The secret of direct-to-consumer success is owning the whole experience
Direct-to-consumer brands are shaking up the consumer goods market by owning the whole customer experience, rather than simply the product, and there are aspects of how they operate that all brands could learn from.
From mattresses to eye glasses, and razor blades to tampons, a new type of consumer brand is starting to fill out virtual shelves, and in turn, crowd out the demand for real shelf space in retail. The growth of direct-to-consumer (DTC) brands has been enabled through smart digital marketing, apps, ‘buy’ buttons and subscription services as well as the exponential growth of outsourced manufacturing with shorter productions runs.
The headlines have been grabbed by the sexy new brands such as Unilever-acquired Dollar Shave Club. Legacy brand owners such as Mondelez are also exploring DTC because it “allows us to pursue single-item retailing as an occasion in itself and takes our brands into a new space that we wouldn’t normally have done”, according to its Asia, Middle East and Africas ecommerce director Ganesh Kashyap.
The attractions of DTC brands are pretty clear: brand control through product, packaging, brand message and digital merchandising; proposition control through aligning the brand with the customer experience; insight through having direct access to the consumer; and no messy negotiations with retailer that can cause delays, interruptions and margin reduction.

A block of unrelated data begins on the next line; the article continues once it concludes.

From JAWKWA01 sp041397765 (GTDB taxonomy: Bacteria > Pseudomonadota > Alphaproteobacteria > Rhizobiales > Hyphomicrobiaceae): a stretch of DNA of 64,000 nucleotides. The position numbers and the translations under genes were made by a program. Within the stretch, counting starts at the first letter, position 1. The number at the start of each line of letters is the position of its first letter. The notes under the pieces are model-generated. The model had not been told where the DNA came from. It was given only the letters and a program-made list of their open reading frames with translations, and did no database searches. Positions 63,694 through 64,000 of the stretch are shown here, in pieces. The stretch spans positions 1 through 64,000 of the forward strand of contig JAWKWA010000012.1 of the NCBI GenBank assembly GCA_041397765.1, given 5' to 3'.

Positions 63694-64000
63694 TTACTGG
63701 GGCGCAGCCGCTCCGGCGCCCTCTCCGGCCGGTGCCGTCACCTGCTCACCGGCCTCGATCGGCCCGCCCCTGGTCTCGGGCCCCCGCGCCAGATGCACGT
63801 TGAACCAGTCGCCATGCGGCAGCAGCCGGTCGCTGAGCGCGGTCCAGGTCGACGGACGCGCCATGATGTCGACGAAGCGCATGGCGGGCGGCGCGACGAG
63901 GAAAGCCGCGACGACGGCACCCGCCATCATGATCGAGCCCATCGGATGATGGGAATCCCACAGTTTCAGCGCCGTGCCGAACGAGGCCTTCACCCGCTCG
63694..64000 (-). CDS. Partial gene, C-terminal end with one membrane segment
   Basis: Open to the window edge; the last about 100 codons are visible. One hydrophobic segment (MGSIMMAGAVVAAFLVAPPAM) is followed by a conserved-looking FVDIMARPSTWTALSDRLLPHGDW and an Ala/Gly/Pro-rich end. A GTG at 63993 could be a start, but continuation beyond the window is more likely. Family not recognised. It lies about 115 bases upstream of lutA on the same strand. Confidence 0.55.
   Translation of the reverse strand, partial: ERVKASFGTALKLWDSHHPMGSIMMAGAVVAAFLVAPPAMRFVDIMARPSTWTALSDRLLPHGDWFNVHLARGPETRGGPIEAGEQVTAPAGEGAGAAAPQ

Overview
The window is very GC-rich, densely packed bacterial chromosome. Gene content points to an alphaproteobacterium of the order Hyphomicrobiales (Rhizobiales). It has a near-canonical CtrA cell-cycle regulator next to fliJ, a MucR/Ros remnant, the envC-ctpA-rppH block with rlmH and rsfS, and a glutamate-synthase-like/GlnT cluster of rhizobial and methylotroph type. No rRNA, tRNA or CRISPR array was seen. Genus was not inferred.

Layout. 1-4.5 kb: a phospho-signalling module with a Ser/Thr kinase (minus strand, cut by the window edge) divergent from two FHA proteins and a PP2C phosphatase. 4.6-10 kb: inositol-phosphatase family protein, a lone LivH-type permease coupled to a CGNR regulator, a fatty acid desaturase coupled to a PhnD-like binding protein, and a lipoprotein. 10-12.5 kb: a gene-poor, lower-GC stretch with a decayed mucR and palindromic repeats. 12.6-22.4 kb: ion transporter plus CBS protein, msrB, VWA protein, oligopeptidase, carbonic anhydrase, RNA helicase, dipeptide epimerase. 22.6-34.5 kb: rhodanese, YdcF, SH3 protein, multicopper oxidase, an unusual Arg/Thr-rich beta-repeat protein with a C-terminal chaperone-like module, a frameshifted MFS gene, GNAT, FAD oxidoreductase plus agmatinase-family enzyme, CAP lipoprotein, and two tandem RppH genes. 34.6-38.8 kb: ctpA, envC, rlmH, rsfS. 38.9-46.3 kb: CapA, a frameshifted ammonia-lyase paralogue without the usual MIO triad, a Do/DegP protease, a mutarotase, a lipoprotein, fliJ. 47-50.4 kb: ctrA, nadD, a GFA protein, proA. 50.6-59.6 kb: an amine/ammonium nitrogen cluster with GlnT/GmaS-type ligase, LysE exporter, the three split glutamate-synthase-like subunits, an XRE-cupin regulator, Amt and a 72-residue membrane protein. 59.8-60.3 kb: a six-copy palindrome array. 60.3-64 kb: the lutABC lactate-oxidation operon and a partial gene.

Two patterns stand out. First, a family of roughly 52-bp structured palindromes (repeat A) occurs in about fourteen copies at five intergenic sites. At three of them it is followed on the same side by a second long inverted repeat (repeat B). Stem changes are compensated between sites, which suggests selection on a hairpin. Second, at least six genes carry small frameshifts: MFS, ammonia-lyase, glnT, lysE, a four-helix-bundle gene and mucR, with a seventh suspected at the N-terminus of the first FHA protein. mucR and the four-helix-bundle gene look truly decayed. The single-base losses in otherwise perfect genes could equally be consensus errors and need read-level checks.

But aside from the headlines, what is going on behind the scenes?
First, these brands are not built on their brands, paradoxically. Instead, they are built on a deep understanding of technology platforms such as Amazon, Facebook, Instagram and cloud-based services like Amazon Web Services (AWS). They also understand that mobile is central to the DTC experience. They know how to be digitally dominant in Google’s search. They use Kickstarter to fund research and development (R&D) and innovation at low cost.
READ MORE: How direct-to-consumer brands are reshaping marketing
For example, Crua Outdoors, a maker of high-end camping gear, wanted to see if it could extend its brand into hammocks, targeting the US market for outdoor living. It created the Koala, ‘the hammock you’ll want to stay in forever’. Rather that tie money up in R&D, Crua created an Indiegogo campaign with a humorous video showing the product in action. Almost $750,000 was pledged on the fundraising site: R&D paid for, future demand guaranteed and a viral video produced that could be shareable indefinitely on social media.
The second aspect of these brands is the understanding of the ‘long tail’ and the ‘fat tail’. Retailers are limited in what they can sell by the amount of shelf space they have, and so can only stock fat-tail products popular enough to justify keeping the inventory. Former Wired magazine editor Chris Anderson coined the phrase ‘long tail’ for all the products that don’t get placed in retail locations but which someone, somewhere, will buy. Long-tail thinking means that you don’t have to conserve shelf space or make such decisions about what to stock.
Understanding of the ‘long tail’ has meant that a small tent manufacturer can sell $1,000 tents to the US from Europe. Understanding of the ‘long tail’ basically explains the success of Amazon.